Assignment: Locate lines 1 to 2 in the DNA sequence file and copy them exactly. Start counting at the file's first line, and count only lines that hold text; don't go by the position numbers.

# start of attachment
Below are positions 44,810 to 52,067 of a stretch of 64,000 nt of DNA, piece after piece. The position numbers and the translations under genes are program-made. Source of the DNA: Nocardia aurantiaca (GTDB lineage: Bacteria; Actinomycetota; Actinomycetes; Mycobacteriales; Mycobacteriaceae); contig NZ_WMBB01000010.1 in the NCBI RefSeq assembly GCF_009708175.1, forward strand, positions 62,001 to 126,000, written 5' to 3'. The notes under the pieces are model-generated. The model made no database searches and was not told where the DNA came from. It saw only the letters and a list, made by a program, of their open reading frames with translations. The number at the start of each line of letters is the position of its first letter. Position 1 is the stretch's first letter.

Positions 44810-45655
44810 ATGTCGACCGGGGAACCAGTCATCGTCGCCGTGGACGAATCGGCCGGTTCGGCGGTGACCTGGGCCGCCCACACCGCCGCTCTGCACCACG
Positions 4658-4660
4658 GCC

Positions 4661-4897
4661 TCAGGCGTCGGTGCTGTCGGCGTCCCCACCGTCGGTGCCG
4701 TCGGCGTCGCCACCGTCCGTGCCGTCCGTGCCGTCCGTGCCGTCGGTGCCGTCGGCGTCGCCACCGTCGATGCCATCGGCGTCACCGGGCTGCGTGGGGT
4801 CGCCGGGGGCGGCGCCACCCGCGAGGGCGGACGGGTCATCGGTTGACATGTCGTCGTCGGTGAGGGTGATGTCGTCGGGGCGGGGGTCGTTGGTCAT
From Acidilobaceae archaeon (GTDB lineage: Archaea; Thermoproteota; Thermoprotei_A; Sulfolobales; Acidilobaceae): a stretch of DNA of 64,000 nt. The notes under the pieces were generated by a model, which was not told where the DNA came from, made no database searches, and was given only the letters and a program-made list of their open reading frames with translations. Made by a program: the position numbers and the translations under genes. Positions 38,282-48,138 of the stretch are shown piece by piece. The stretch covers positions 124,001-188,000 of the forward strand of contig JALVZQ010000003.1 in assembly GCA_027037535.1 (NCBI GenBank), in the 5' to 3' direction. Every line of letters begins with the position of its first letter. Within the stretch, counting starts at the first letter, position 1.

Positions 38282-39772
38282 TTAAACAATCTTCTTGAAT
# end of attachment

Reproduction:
Below are positions 44,810 to 52,067 of a stretch of 64,000 nt of DNA, piece after piece. The position numbers and the translations under genes are program-made. Source of the DNA: Nocardia aurantiaca (GTDB lineage: Bacteria; Actinomycetota; Actinomycetes; Mycobacteriales; Mycobacteriaceae); contig NZ_WMBB01000010.1 in the NCBI RefSeq assembly GCF_009708175.1, forward strand, positions 62,001 to 126,000, written 5' to 3'. The notes under the pieces are model-generated. The model made no database searches and was not told where the DNA came from. It saw only the letters and a list, made by a program, of their open reading frames with translations. The number at the start of each line of letters is the position of its first letter. Position 1 is the stretch's first letter.

Positions 44810-45655